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Sunday, July 01, 2007
"The rise of quick pick-up-and-play games is an important development, and Flash games mirror their rise in mainstream gaming," says John Bardinelli, contributor too casual gaming site Jayisgames.com. And because most web browsers can use Flash, playing a game through them is an effortless pleasure: "In the same way that short-form viral videos have taken off, I think we're seeing the same things for web games," says Jim Greer, founder of Kongregate.com.

"Digg has a section devoted to them, and 90 per cent are Flash. When one gets to the front page, the hits rocket - games three years ago never achieved the same levels of audience awareness."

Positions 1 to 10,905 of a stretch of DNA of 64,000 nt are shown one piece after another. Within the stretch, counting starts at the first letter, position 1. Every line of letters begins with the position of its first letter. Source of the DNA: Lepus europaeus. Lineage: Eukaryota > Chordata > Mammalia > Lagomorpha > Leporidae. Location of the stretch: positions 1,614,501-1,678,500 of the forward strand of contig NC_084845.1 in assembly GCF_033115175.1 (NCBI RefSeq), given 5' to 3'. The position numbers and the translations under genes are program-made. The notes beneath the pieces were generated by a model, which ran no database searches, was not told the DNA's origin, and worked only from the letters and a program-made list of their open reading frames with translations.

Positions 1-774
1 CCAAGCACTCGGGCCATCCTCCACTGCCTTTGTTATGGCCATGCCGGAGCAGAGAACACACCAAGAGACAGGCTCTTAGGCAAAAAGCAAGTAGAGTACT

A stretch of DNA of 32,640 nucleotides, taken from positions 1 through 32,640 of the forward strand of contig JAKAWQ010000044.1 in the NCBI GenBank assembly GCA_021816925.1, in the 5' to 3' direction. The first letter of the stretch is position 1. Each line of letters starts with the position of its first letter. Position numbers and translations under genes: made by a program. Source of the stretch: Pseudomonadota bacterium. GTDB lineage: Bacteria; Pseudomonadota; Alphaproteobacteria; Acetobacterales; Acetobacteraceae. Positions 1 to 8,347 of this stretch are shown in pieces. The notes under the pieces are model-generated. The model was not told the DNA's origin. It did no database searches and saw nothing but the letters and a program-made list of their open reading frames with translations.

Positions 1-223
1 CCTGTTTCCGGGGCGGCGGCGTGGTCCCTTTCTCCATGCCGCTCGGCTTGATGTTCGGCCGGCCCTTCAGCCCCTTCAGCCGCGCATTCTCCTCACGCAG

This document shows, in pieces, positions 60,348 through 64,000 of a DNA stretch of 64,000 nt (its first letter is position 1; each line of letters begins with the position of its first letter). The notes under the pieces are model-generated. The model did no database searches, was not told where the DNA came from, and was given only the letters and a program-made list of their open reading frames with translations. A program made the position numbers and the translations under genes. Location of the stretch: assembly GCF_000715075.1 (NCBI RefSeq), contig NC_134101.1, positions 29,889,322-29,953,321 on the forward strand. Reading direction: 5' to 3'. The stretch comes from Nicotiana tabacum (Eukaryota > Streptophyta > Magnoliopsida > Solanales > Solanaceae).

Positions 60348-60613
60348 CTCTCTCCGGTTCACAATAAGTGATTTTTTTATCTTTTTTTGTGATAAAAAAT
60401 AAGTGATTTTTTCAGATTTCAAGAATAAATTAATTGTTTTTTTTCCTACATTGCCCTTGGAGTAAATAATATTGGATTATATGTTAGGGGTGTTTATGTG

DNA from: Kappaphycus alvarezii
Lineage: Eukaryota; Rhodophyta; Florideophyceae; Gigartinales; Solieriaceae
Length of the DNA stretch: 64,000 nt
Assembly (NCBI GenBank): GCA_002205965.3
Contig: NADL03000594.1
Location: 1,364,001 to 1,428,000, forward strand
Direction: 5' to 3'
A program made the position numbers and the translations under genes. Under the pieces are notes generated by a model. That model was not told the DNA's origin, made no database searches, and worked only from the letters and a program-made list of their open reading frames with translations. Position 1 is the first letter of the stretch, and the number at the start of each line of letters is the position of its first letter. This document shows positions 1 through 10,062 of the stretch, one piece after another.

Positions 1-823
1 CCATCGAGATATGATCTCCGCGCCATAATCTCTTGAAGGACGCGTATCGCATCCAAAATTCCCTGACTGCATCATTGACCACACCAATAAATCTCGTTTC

Such popularity is beginning to earn the game makers money. Newgrounds, which receives around 500,000 visitors a day with 200 game and animation submissions, each month awards the top ten contributors, as voted by users, $250. Kongregate, which was launched in December 2006, gives its game-makers a cut up to 50 per cent of the ad revenue their games generate.

Meanwhile, companies like Crazy Monkey Games and Armor Games have begun to sponsor games in return for them featuring their logos and linking to their sites - both Flash game portals that earn money on advertising revenues. It's in both parties' interest that the games are featured on as many other websites as possible.


[source: gaming your way]

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